As much as I want to see electric bikes succeed every time I compare them with ICE they come up lacking. However a hybridization of the two is worth looking in to and we will be doing so by next spring at the latest.

  7. #32
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    I was an opponent to the gas powered sub-section in BF in the "poll thread"- not out of an ignorance of gas powered bikes but from some familiarity.

    I just thought I'd revisit after having had a bit of time away from the original discussion and to share a slightly modified perspective on the gas powered engine bikes being discussed.

    I still have major concerns regarding these bikes, particularly the 2 stroke gas engines:

    1) Noise level.

    2) Pollutants.

    3) Where the bikes are ridden- MUP's, trails, bike lanes?

    4) Safety

    5) Mechanical reliability and integrity.

    However, a nephew of mine who is an excellent bicyclist and professional frame builder has been tinkering about in this arena and has me reconsidering how these bikes can have a place in that interesting territory of assisted bicycles and provide a fun alternative to either an automobile or a pedal only bicycle.

    The discussions I see starting to evolve on alternative fuel sources are a step in a direction that makes me less apprehensive about these bikes gaining popularity.

    I'm now thinking that by including this sub-section within bike forums a healthy perspective might be gained by those of us voicing some skepticism and challenging those who wish to build, use or design these bikes to take factors like noise and environmental concerns into consideration.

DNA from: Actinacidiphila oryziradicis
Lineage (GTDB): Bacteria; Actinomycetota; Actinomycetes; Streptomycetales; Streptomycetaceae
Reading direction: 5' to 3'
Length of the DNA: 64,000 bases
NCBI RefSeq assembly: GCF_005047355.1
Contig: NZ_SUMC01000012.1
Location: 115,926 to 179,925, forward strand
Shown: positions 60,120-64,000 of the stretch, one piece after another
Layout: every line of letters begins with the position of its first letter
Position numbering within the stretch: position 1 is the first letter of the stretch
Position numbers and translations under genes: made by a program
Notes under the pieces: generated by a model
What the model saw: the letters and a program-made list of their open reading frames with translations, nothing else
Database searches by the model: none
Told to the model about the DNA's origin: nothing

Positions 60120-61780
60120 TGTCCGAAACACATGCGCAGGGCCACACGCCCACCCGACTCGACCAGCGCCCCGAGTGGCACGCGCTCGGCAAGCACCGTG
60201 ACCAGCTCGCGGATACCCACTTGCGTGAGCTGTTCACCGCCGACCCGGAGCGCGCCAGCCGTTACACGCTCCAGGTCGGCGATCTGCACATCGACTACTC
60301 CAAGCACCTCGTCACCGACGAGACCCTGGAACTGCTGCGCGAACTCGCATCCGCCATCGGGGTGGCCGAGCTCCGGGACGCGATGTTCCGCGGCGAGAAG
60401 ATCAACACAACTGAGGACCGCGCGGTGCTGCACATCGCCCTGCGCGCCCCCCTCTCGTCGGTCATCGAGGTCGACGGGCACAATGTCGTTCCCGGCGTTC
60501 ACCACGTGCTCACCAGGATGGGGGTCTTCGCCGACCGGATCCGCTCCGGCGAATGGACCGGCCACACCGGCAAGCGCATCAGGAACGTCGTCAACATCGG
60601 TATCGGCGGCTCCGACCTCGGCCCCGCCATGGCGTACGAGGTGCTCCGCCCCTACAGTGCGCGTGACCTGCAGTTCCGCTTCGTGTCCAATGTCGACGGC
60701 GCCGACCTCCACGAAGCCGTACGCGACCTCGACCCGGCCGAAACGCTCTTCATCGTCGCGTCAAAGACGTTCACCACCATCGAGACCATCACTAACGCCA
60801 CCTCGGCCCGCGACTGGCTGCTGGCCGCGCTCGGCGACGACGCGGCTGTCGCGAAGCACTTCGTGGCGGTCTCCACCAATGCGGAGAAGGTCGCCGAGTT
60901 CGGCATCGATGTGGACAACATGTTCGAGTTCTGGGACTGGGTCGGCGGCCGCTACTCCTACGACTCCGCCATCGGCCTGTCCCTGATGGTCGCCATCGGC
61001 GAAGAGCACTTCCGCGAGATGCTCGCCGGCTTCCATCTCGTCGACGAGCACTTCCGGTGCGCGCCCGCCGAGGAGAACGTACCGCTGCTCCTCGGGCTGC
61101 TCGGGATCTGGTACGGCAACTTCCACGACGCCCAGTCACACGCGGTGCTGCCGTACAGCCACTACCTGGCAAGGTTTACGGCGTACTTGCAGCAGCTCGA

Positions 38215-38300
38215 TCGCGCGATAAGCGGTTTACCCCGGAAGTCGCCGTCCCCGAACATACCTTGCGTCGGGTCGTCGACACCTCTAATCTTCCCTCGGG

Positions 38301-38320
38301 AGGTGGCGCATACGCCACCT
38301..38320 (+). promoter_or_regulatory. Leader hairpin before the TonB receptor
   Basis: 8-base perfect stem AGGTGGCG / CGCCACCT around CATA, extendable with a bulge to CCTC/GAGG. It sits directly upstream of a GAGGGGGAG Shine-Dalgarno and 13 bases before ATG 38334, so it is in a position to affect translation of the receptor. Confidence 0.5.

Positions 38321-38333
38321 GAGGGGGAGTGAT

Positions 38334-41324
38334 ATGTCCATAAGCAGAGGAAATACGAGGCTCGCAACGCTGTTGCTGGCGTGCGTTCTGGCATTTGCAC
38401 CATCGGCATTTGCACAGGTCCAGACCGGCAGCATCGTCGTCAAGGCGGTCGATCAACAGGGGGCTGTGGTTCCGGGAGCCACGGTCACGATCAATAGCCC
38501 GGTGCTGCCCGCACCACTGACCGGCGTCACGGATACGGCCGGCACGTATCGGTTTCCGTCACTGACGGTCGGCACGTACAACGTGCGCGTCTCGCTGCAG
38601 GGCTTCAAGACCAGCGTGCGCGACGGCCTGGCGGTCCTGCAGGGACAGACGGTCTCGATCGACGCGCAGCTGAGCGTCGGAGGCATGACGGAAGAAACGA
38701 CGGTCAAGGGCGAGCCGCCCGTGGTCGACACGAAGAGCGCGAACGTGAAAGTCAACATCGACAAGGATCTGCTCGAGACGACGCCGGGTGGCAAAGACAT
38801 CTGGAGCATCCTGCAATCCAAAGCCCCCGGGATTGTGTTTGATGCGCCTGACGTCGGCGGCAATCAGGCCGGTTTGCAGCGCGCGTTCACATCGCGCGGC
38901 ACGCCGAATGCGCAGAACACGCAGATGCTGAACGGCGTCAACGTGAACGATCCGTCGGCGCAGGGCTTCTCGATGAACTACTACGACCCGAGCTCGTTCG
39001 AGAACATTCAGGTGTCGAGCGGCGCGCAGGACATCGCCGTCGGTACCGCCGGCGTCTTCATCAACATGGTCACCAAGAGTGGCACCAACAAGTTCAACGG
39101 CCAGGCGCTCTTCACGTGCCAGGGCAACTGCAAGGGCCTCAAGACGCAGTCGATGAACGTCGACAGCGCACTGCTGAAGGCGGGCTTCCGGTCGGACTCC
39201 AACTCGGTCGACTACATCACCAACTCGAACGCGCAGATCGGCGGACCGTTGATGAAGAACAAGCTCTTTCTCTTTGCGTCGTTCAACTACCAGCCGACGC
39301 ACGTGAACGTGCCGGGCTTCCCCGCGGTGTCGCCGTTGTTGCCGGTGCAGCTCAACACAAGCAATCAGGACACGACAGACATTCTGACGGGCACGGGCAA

Do most of you who use these bikes share these concerns or are they something that just don't come into the picture?

  8. #33
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    buzzman -

    Are you sure you want replies?

    Personally, I think far too many people have their noses where they don't belong, i.e. in other people's business. Sure, the actions of others affect everyone else as freedom demands nothing less. As long as no direct, immediate threat to life results from one's actions, live and let live. Freedom means the willingness to accept risk. Rather than state coercion or force, education is the best tool for changing perspectives and actions. It's encouraging to see your changing perspective. True, ICE's are relatively noisy, etc. Let innovation in technology and the market drive the changes. Lastly, let's encourage personal responsibility without using the force of the state. IMO, there should be a sub-section on assisted bicycles which are non-electric.
    Last edited by tpreitzel; 12-26-08 at 06:40 PM.

  9. #34